It is June 26, day one of my internship at Fred Hutchinson Cancer Research Center. I walk across a hilly park in Shoreline from my cousin’s house to the bus stop. I fumble with my metro pass as I board the bus heading downtown, manage to pay and stumble to a seat as the bus takes off mid-stride. I reflect, as I make note of my future stop, that commuting like this every day for the next month will give me some necessary “adult” skills outside of my internship that I had not accounted for. This thought is slightly underscored by the presence of high school students on the bus that must do this every day, and probably have been doing this for a long time. Still, its baby steps for a small town girl such as myself. Once in downtown Seattle, I manage to effectively change buses and make it to Fred Hutch surprisingly early and unscathed, thus completing my nearly hour and a half commute. My supervisor meets me and takes me back to the Science Education Partnership (SEP, for short) lab to introduce me to my colleagues. She then leads me on a tour of the campus, and then takes my colleagues and me out for lunch to celebrate my first day on the job. When we get back, they set me up in a corner of our crowded workspace to aliquot (separate into equal parts) dyes for a gel electrophoresis experiment that we commonly provide to classrooms. Equipped with my audiobook, I happily pipette for the rest of the afternoon.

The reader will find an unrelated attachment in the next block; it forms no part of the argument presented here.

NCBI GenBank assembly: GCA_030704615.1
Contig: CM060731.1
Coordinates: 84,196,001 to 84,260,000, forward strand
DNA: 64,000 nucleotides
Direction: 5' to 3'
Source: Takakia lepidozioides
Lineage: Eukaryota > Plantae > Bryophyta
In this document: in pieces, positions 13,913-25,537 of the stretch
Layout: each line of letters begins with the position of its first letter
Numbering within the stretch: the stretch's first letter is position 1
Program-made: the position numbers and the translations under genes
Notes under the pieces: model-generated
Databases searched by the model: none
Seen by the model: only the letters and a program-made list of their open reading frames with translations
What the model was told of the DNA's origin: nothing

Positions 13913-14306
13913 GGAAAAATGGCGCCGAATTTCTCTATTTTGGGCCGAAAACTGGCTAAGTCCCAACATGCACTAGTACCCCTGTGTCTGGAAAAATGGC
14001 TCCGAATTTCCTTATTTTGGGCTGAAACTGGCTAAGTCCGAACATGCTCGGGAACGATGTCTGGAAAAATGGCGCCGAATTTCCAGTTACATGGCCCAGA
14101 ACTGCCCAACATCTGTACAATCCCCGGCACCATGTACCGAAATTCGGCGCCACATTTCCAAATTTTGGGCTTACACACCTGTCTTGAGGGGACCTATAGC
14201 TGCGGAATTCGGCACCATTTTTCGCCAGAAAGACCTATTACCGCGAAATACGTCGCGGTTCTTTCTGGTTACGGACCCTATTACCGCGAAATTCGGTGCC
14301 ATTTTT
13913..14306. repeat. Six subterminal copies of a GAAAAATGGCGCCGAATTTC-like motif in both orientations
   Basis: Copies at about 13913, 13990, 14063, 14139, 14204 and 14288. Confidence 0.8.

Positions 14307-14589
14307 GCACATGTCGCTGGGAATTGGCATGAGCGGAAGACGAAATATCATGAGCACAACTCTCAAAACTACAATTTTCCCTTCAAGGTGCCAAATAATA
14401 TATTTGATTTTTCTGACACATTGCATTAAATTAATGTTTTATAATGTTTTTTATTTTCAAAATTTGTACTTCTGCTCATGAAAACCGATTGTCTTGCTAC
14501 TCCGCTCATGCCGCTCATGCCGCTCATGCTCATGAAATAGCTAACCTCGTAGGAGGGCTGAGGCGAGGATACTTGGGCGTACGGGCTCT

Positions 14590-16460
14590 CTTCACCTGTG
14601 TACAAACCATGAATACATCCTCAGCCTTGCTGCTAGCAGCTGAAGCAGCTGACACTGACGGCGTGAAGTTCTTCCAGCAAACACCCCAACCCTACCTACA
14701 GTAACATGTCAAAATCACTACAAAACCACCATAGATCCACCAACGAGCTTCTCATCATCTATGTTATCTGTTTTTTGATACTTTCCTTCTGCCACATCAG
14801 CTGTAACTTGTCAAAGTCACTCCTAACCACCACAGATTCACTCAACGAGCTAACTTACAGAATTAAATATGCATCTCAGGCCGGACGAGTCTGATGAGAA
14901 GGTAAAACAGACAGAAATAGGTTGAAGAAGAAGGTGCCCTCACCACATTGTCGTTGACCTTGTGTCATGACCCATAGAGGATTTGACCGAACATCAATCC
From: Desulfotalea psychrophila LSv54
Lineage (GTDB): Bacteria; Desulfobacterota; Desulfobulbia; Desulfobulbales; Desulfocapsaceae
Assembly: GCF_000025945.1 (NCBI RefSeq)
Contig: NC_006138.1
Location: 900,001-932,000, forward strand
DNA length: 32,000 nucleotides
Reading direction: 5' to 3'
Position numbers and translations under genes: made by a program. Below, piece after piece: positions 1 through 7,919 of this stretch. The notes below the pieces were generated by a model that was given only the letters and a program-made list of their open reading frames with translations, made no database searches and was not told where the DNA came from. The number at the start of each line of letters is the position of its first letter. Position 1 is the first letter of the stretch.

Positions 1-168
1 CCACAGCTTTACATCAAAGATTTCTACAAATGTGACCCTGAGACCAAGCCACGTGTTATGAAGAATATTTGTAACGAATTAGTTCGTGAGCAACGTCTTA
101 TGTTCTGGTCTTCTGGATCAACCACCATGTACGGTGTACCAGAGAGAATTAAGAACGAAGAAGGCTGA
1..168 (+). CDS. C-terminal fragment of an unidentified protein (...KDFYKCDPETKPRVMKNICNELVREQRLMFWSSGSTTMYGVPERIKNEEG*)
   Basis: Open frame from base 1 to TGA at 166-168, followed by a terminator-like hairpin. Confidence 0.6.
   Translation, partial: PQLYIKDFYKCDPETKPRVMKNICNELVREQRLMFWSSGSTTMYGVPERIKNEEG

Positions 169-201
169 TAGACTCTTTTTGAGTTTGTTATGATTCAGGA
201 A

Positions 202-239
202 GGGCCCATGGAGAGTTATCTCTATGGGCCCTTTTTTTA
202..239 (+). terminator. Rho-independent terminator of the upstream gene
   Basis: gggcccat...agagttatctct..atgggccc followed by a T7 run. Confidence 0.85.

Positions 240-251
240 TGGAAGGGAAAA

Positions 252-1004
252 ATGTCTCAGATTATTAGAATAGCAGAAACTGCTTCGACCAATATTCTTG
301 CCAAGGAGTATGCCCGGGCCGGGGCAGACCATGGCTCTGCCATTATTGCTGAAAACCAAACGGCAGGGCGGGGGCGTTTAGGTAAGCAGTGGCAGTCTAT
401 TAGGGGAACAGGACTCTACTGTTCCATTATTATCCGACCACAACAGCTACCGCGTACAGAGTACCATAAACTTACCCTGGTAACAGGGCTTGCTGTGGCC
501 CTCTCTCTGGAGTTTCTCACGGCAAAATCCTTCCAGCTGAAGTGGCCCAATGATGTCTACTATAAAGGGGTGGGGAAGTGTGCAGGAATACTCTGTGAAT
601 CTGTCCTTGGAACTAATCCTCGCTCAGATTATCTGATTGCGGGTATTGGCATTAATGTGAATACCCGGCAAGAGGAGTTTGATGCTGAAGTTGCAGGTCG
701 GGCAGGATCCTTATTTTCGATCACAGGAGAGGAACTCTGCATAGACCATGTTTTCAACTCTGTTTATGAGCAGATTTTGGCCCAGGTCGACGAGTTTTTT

The SEP exists to educate and support science educators from around the state. During our summer session, we provide professional development to high school and middle school science teachers by running common science experiments to help build curriculum, pairing them with research labs, and helping them build projects for their classrooms. Throughout the year we also provide “kits” for specific science experiments, as well as assorted equipment for more personalized curriculum.
Since my first day at the SEP; my responsibilities have grown to be more engaging and my commute has shrunk, but the satisfaction of the work I do is still there. My supervisor has done an excellent job of making sure I have meaningful and interesting projects, as well as introducing me to people doing incredible work. She recently helped me meet a woman working in a lab affiliated with Project Violet; which tests small, knotted proteins (called knottins) for their potential in identifying cancer cells. I got to learn about the process and see the lab, as well as receive some useful advice about furthering my studies after college.
My day-to-day activities vary, depending on the needs of the lab. When a classroom kit is needed, I refurbish kits; when a colleague is making a reagent or prepping a plasmid, I help with that; and when there isn’t a pressing task to complete, I am given the freedom to create procedures to test equipment that needs testing. In these latter endeavors I receive ample advice and have learned much about lab etiquette. I have done experiments testing the effectiveness of DNA ladders after multiple freeze-thaw cycles, potency of agarose gel stains under certain temperature incubations, and the suitability of different PTC polymerase chain reaction protocols for student experiments.
There are so many elements to my internship at the SEP, such that it makes it difficult to form a brief description. My time interning at Fred Hutch isn’t over yet, but I have already learned much about the practice of science, and cannot wait to learn more.
Experiences like Emma’s are made possible by the Whitman Internship Grant, which provides funding for students to participate in unpaid internships at both for-profit and non-profit organizations. To learn how you could secure a Whitman Internship Grant or host a Whitman intern at your organization, click here or contact Assistant Director for Internship Programs Victoria Wolff.